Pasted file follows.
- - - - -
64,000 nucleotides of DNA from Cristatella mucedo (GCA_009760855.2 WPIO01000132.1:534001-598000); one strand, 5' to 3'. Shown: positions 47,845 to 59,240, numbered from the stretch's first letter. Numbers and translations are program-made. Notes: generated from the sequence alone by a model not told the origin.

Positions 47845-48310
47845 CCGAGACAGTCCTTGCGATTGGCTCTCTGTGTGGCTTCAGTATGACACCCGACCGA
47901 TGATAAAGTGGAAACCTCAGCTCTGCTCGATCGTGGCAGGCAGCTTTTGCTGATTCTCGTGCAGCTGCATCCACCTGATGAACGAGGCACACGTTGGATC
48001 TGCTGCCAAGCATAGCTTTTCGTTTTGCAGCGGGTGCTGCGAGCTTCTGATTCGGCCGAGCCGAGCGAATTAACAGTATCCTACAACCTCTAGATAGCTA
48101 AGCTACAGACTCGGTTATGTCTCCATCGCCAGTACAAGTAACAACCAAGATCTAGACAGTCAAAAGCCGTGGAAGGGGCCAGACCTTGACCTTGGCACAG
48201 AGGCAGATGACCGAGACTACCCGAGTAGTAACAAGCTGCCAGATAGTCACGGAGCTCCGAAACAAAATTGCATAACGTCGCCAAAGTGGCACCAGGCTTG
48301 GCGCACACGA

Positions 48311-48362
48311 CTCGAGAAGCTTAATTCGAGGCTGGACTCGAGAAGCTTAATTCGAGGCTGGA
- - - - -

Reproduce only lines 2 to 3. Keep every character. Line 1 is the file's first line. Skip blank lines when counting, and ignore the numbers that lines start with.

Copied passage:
Positions 47845-48310
47845 CCGAGACAGTCCTTGCGATTGGCTCTCTGTGTGGCTTCAGTATGACACCCGACCGA